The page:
Software moving to *nix is nice, but I do not think every application will do so or will benefit as such. The problem I see with linux is that most software is freeware, or F/OSS if you will. As such, if a payware application moves over, it has the added disadvantage of having users say "I have x hundred apps that are free and do the same thing, why should I PAY for this?". UE Might be a nice editor, although updated far too frequently with MAJOR revisions, but I do not see it making a dent unless it either lowers its price to cater to the "All Software Should Be Free" crowd, or opens its source so a spin-off could be made.

zridling

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Re: UltraEdit for Linux? Could it (finally) be?
« Reply #9 on: March 23, 2009, 12:45:13 PM »
Software moving to *nix is nice, but I do not think every application will do so or will benefit as such. The problem I see with linux is that most software is freeware, or F/OSS if you will. As such, if a payware application moves over, it has the added disadvantage of having users say "I have x hundred apps that are free and do the same thing, why should I PAY for this?". UE Might be a nice editor, although updated far too frequently with MAJOR revisions, but I do not see it making a dent unless it either lowers its price to cater to the "All Software Should Be Free" crowd, or opens its source so a spin-off could be made.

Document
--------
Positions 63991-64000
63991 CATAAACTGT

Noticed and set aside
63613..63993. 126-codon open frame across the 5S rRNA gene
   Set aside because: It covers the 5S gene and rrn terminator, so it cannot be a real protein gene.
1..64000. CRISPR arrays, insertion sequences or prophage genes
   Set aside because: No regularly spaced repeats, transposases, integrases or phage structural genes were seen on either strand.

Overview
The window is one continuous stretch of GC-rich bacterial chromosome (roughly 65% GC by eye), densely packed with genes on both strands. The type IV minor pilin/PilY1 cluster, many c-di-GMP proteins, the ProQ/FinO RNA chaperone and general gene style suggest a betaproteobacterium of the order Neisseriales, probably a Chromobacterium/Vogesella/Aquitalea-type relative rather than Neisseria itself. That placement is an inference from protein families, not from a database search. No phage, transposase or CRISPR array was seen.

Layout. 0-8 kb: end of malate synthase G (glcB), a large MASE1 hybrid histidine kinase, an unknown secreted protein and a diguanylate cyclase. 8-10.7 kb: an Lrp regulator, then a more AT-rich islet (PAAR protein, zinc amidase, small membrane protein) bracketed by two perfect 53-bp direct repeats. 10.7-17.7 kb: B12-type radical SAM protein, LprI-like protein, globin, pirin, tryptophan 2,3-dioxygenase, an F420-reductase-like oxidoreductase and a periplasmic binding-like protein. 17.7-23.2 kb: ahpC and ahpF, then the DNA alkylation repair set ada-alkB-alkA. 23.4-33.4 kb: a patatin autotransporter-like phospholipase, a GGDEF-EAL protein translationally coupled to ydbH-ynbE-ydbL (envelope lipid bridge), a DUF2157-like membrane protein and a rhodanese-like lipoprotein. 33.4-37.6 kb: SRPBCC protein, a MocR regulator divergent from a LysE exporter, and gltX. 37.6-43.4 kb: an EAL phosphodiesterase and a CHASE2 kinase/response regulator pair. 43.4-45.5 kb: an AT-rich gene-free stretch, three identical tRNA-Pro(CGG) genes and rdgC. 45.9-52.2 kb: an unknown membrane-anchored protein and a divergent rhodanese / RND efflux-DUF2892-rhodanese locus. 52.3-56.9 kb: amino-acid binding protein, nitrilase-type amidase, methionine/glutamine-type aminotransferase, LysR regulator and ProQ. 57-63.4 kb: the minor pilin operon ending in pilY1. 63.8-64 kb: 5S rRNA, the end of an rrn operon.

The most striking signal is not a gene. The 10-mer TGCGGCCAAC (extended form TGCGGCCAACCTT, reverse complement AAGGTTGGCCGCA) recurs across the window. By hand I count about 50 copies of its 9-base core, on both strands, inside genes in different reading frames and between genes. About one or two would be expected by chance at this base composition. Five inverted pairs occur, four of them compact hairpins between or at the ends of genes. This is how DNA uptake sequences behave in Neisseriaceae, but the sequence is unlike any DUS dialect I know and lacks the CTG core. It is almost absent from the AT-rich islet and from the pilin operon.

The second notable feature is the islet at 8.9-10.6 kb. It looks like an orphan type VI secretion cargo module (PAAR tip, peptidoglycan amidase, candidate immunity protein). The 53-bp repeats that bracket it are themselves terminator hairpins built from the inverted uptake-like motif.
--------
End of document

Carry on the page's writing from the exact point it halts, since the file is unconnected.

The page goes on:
Good points, Josh. It will be interesting to see how well it does and whether it was worth the port effort in a couple of years.

Paul Keith

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Re: UltraEdit for Linux? Could it (finally) be?
« Reply #10 on: March 25, 2009, 06:51:09 AM »
Software moving to *nix is nice, but I do not think every application will do so or will benefit as such. The problem I see with linux is that most software is freeware, or F/OSS if you will. As such, if a payware application moves over, it has the added disadvantage of having users say "I have x hundred apps that are free and do the same thing, why should I PAY for this?". UE Might be a nice editor, although updated far too frequently with MAJOR revisions, but I do not see it making a dent unless it either lowers its price to cater to the "All Software Should Be Free" crowd, or opens its source so a spin-off could be made.